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How Process Mining Can Help Improve Your Order-To-Cash Process

Process mining is a data driven approach to understanding and optimizing the processes within your organization. By automatically extracting, transforming and loading (ETL) system logs, process mining provides an easy way to audit your processes, and uncover process deviations and non-compliance with Standard Operating Procedures (SOPs) for immediate remediation.


For the Finance order-to-cash (O2C) process, delivery time is a key metric that tends to be closely monitored. After all, late deliveries can adversely impact the O2C process in several ways, including:

  • Lower customer satisfaction and loyalty

  • Greater strains on cash flows as invoices are often issued only upon delivery confirmation

  • Delayed revenue recognition affecting financial reporting and forecasting

  • Increased costs arising from expedited shipping, customer compensation, etc

  • Disruption to inventory planning and supply chain management


To illustrate this, have a look at the summary dashboard presented below. A cursory glance is sufficient to inform that late deliveries is indeed a problem with the late delivery rate at an unsatisfactory 36.6% and enduring a recent spike.


To analyze the problem, we can perform a root cause analysis (RCA). RCA refers to the process of discovering the underlying causes of problems in order to formulate appropriate solutions. In process mining, we can choose to perform RCA across multiple dimensions. For example, when we analyze based on distribution channels, we can see that the “sold for resale” channel contributes significantly to the late deliveries issue (note: a large positive percentage indicates a strong contribution).


Of course, we should not simply stop here. We can drill further down into the data, analyzing the impact of other factors like material group and material on late deliveries as well.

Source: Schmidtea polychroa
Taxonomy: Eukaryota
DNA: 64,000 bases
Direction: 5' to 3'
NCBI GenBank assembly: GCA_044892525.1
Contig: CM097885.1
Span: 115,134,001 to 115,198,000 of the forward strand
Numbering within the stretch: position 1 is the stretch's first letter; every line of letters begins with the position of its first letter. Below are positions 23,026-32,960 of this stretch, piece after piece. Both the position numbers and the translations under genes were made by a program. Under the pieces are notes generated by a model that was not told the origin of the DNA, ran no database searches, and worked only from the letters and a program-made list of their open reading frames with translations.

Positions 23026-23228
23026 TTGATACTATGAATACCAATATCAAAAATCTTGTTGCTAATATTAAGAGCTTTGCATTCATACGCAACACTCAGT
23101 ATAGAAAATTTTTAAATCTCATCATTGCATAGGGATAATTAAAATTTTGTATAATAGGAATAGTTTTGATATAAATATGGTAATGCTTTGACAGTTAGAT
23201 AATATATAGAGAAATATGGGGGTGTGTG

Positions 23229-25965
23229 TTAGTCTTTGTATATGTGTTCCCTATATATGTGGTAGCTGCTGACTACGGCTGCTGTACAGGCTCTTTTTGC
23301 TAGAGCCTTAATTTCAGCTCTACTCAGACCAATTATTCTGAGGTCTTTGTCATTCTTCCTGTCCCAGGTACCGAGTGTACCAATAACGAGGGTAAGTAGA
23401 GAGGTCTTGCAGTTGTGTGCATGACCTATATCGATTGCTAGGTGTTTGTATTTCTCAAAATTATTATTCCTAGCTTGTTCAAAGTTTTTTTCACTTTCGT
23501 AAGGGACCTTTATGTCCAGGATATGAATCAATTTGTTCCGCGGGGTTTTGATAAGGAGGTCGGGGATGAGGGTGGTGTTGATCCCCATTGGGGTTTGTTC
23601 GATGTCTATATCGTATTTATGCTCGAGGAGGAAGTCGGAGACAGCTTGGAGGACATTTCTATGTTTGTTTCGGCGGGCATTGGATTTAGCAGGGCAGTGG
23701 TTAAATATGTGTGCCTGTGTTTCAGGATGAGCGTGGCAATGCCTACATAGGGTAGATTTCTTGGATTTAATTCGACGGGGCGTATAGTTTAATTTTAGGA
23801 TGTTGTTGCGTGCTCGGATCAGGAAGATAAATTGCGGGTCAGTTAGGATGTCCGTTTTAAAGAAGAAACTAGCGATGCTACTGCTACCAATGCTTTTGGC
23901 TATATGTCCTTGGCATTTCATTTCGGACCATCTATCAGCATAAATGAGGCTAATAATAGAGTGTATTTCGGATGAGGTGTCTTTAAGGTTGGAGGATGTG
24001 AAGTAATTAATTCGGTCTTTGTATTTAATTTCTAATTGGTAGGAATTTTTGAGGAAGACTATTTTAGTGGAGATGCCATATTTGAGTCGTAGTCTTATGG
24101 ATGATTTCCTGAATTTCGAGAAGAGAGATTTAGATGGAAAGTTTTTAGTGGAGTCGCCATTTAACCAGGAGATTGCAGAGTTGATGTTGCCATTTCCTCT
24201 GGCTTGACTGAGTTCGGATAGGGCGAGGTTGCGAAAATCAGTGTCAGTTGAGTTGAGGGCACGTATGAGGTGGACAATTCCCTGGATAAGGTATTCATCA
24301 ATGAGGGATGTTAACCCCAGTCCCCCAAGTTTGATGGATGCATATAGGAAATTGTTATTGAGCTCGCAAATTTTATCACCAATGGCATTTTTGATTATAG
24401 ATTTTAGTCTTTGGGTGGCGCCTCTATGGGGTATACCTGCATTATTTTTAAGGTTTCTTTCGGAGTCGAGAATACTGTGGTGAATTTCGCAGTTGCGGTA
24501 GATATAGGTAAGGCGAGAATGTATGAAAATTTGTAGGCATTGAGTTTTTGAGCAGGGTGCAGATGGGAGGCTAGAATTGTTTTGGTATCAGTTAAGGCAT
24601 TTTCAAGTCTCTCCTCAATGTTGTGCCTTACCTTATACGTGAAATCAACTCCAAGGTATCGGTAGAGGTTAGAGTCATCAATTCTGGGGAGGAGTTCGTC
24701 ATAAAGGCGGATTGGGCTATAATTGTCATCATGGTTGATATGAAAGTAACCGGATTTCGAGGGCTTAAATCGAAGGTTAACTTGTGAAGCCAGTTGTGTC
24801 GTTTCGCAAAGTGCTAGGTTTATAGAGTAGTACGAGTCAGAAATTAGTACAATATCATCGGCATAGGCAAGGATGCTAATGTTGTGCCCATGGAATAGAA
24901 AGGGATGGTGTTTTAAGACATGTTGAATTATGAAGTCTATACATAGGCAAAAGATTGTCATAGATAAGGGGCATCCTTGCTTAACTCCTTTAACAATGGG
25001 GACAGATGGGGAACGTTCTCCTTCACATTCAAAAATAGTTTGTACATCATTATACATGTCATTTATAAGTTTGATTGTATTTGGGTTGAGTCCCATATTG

For us to better understand the problem, we can also perform a side-by-side comparison of the non-conformant distribution channel (i.e. sold for resale) with a conformant distribution channel (e.g. internet sales). In the visual below, the former is represented by scenario A in orange, while the latter is represented by scenario B in purple. In the middle, you have the process graph which is a visual representation of the order in which events took place based on the data.


It is clear that the non-conformant channel is performing poorly, with 36 process variants as compared to only 7 for the conformant channel. In addition, the average throughput time for “sold for resale” is 7.6 days while that for “internet sales” is a mere 1.8hr. Looking at the process graph, it appears that the additional processing steps for the “sold for resale” channel (e.g. remove SO credit block, change SO item exchange rate, etc) are bottlenecks that could be causing the late deliveries.


Armed with this insight, one has the information needed to engage meaningfully with the relevant stakeholders to reduce the incidence of late deliveries. Some of the actions that can be taken include:

  1. Simplifying the process to eliminate redundant process steps

  2. Redesigning the process to improve the experience of the various stakeholders, as well as the key process metrics

  3. Automating the manual tasks so as to improve throughput time


Hopefully, this provides you with a sneak peak into how process mining can help to your finance teams to improve their O2C process. If you are interested to learn more about process mining and how it can be applied to your own processes, schedule a complimentary consultation with us now!



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